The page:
Holding down the volume down button launches you into the camera, pressing the center button powers on the phone, and holding down the top button launches QuickMemo. Up and down are volume up and down otherwise. There's a hard raised lip on both sides of the button too, so the G2 when laid backside down on a surface makes contact there instead of on the button – it won't inadverntely turn on when pressed against a table. I found the backside buttons easy to adapt to after my first few interactions with the G2, and they actually become second nature after a day or so. The raised bump for the power button makes it easy to locate with the index finger, and I haven't smeared or accidentally put my finger on the sapphire camera cover yet. If the power button on the back is still difficult to get used to, the G2 has a double tap to turn on feature it calls "knock knock" – double tap on the display, and the G2 will turn on, repeat the double tap on the status bar or in an empty part of the display when it's on, and it turns off. I find myself using the double tap gesture quite a bit to turn the G2 on and off. I believe this functionality uses the sensors onboard and the DSP inside 8974 to detect when the taps occur.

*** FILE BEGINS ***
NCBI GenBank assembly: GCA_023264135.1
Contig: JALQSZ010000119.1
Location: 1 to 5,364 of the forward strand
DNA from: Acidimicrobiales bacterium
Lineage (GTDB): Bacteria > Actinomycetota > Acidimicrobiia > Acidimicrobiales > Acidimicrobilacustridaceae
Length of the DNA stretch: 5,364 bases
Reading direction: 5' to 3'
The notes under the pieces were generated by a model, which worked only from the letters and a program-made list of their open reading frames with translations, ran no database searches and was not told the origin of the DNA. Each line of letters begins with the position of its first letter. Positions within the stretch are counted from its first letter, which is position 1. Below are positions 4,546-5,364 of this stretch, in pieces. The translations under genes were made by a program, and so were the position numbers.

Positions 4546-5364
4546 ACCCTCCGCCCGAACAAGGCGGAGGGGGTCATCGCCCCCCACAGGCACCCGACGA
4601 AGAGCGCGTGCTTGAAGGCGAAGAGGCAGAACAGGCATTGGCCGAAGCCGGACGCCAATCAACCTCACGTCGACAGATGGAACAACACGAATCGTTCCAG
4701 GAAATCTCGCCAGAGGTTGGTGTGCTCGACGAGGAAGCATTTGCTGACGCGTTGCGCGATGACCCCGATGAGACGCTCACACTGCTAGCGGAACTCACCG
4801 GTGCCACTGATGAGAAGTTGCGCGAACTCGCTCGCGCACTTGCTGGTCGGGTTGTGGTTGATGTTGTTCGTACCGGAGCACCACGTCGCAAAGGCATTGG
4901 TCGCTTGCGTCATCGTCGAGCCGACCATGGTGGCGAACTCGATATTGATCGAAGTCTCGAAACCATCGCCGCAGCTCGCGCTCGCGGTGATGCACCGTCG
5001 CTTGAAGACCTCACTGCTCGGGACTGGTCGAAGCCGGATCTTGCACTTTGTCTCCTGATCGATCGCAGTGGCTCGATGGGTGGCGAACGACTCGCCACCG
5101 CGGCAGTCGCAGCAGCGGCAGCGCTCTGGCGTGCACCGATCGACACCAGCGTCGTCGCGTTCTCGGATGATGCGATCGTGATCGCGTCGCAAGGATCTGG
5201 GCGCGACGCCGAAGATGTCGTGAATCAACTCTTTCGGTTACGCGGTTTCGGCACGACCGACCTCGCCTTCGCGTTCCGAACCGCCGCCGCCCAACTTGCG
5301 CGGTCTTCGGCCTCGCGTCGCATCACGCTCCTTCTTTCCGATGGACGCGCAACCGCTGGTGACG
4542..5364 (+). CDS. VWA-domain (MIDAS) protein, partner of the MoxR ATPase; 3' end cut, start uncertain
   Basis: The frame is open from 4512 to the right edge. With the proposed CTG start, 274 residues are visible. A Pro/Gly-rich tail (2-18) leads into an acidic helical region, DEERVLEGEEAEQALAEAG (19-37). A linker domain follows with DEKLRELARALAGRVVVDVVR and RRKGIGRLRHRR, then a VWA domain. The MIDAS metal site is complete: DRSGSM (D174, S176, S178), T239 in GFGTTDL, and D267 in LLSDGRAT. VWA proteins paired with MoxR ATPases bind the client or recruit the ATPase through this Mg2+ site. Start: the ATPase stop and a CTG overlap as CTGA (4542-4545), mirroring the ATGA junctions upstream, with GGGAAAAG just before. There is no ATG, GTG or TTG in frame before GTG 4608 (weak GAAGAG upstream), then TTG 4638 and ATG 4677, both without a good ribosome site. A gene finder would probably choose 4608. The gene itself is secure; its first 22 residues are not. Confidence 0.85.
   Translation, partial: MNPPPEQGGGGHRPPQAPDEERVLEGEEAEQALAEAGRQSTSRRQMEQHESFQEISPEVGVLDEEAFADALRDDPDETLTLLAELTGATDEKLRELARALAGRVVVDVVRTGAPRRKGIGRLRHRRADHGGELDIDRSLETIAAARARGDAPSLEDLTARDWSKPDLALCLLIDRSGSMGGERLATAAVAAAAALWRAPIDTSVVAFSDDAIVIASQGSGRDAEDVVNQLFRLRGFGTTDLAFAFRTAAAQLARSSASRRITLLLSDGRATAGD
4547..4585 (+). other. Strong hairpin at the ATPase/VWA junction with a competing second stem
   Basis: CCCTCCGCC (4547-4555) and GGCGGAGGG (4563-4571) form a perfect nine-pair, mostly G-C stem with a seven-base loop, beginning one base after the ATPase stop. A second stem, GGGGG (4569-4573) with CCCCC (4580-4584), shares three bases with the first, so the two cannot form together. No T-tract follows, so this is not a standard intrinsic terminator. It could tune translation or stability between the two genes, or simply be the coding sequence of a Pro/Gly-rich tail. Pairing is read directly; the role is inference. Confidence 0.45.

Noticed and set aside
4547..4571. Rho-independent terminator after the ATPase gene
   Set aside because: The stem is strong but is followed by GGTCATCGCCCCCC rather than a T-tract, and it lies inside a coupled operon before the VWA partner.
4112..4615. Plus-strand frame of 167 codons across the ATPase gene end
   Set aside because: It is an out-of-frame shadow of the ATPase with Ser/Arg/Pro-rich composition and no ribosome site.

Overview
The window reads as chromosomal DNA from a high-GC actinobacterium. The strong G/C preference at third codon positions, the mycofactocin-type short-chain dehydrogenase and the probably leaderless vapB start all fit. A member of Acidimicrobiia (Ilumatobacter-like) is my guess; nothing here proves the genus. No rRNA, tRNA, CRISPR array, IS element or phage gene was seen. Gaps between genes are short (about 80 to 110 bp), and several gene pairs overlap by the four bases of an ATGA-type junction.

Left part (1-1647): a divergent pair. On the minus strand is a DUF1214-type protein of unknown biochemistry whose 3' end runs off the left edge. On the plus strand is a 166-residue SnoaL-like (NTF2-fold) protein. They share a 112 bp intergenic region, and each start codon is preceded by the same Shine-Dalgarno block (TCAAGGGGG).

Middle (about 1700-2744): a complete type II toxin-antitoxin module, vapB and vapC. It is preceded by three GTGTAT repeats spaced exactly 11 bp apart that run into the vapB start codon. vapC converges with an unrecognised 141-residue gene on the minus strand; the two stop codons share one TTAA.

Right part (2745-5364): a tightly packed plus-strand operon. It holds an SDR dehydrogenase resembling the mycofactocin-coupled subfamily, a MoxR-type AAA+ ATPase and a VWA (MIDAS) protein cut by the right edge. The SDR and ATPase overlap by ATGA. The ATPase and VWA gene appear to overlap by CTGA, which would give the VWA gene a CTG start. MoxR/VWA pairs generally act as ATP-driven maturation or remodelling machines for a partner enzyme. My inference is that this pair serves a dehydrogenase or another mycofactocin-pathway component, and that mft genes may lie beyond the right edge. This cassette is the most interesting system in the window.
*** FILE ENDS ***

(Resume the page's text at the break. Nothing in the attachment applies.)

Gallery: LG G2

The G2 I was sampled is a dark blue color which has a slight pinstripe on the back as shown in the photos above. The material is however the same kind of glossy plastic I'm used to seeing out of the Korean handset makers of note, and picks up fingerprints and hand oil very quickly unfortunately. I like the shape of the device and LG's innovations, it's just puzzling to me that materials hasn't picked up yet, I'd even take glass from the Optimus G over plastic. I'll save you the huge discussion on device size as well, I'm fine with the larger smartphones that aren't quite phablets, and the G2 for me is totally usable and I appreciate the increased display size. It definitely isn't phablet size, but it is on the larger high-end smartphone side of things. 

  LG G2
SoC Qualcomm Snapdragon 800 (MSM8974)
4x Krait 400 2.3 GHz, Adreno 330 GPU
Display 5.2-inch IPS-LCD 1920x1080 Full HD
RAM 2GB LPDDR3 800 MHz
WiFi 802.11a/b/g/n/ac, BT 4.0
Storage 32 GB internal